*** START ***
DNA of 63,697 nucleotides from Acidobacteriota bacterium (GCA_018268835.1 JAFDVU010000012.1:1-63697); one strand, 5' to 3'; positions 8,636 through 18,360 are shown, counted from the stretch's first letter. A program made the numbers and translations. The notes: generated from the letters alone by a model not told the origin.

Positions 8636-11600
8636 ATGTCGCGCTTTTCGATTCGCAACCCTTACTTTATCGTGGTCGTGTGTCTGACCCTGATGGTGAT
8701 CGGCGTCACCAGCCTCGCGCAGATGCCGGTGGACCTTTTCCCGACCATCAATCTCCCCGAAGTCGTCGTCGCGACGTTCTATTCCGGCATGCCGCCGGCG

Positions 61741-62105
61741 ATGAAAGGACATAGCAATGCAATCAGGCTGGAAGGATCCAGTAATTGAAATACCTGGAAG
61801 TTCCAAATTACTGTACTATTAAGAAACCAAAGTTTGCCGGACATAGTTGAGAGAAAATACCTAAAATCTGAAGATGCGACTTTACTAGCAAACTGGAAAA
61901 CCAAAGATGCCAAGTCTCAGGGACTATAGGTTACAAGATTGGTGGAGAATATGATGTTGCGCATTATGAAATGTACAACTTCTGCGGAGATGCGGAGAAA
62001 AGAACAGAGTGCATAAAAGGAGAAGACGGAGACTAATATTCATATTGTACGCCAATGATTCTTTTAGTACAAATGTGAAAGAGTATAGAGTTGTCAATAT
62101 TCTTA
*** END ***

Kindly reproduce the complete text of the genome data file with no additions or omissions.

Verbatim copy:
DNA of 63,697 nucleotides from Acidobacteriota bacterium (GCA_018268835.1 JAFDVU010000012.1:1-63697); one strand, 5' to 3'; positions 8,636 through 18,360 are shown, counted from the stretch's first letter. A program made the numbers and translations. The notes: generated from the letters alone by a model not told the origin.

Positions 8636-11600
8636 ATGTCGCGCTTTTCGATTCGCAACCCTTACTTTATCGTGGTCGTGTGTCTGACCCTGATGGTGAT
8701 CGGCGTCACCAGCCTCGCGCAGATGCCGGTGGACCTTTTCCCGACCATCAATCTCCCCGAAGTCGTCGTCGCGACGTTCTATTCCGGCATGCCGCCGGCG

Positions 61741-62105
61741 ATGAAAGGACATAGCAATGCAATCAGGCTGGAAGGATCCAGTAATTGAAATACCTGGAAG
61801 TTCCAAATTACTGTACTATTAAGAAACCAAAGTTTGCCGGACATAGTTGAGAGAAAATACCTAAAATCTGAAGATGCGACTTTACTAGCAAACTGGAAAA
61901 CCAAAGATGCCAAGTCTCAGGGACTATAGGTTACAAGATTGGTGGAGAATATGATGTTGCGCATTATGAAATGTACAACTTCTGCGGAGATGCGGAGAAA
62001 AGAACAGAGTGCATAAAAGGAGAAGACGGAGACTAATATTCATATTGTACGCCAATGATTCTTTTAGTACAAATGTGAAAGAGTATAGAGTTGTCAATAT
62101 TCTTA